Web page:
Honestly, it’s just getting so scary out there. First a 12 year old boy is stabbed in his schoolyard, then a little girl in Sydney is snatched from her home, horribly abused and left for dead. Then a little girl in Bundaberg is abducted and killed by a family friend. All in the last couple of weeks.
It’s a scary enough prospect keeping our children safe out there in the big wide world, but when we drop them off at school, we expect them to survive the day. When we tuck them into bed, we believe they are safe. Our homes are our sanctuary, our safe harbour in this sometimes rough sea of life, and it is a horrifying thought that this may not be so. I know of Mums who are now having their children sleep with them, just so they can be reassured that they are safe. I myself have a dog who sleeps inside, and has always been encouraged, not scolded, for barking or bringing to our attention people approaching the house. Now he is also encouraged to sleep near GG’s room. Luckily he is naturally very protective of GG, and loves being allowed to be near her. I also may or may not have re-connected GG’s baby monitor, just so I can hear what’s going on.
I have always had a tendency to worry, let my vivid imagination take off and concoct disastrous scenarios. I usually am able to shrug this off and even laugh at myself for my drama, but these recent tragedies play right into my strongest sense – maternal. There is nothing more precious to me than my child, and nothing more terrifying than the thought of her being hurt, or put in danger. It is our job to not only nurture and shape them, but protect them.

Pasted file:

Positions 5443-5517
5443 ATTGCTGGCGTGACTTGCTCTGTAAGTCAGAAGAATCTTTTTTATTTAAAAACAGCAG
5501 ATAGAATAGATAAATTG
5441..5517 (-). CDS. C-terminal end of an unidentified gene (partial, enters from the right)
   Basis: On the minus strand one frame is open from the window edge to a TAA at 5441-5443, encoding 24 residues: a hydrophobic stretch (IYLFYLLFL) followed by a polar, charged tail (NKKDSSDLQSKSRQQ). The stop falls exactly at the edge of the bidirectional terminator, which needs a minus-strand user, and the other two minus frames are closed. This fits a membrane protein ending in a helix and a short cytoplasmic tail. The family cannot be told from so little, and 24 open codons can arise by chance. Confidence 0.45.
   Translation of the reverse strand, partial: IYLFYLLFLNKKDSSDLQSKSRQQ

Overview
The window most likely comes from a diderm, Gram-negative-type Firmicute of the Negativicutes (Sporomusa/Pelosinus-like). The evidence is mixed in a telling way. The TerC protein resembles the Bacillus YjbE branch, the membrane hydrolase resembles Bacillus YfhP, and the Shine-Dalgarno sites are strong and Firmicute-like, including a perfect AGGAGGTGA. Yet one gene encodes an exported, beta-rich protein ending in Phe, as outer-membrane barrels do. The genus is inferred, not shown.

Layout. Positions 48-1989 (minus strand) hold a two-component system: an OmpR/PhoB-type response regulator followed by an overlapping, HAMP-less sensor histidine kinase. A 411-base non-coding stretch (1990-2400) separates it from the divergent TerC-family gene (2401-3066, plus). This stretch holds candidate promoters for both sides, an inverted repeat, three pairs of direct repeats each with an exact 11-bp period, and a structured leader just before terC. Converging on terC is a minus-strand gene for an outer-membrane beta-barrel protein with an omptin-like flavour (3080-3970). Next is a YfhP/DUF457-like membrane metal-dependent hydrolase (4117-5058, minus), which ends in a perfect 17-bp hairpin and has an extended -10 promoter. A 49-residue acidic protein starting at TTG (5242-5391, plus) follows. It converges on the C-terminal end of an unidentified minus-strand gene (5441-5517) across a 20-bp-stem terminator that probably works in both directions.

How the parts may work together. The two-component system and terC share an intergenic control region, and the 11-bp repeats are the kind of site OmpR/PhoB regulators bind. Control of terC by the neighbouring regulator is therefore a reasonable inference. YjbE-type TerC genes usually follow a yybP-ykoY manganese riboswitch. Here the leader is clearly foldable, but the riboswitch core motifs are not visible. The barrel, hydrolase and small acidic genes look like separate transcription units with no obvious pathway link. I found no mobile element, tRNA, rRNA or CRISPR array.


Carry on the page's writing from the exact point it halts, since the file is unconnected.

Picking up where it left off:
What’s scarier is trying to explain to our children why this is so. GG is only two, so I have kept her shielded from most of this, but even now, when we are out and about we have a talk that runs along the lines of, “You must stay with Mummy, so I know where you are and can keep you safe.” Safe from what is still fairly ambiguous. We have also started talking about Stranger Danger, but I sometimes struggle to find the right approach.
What about you, how much do you tell your children about the dangers in the world, and how do you say it to them?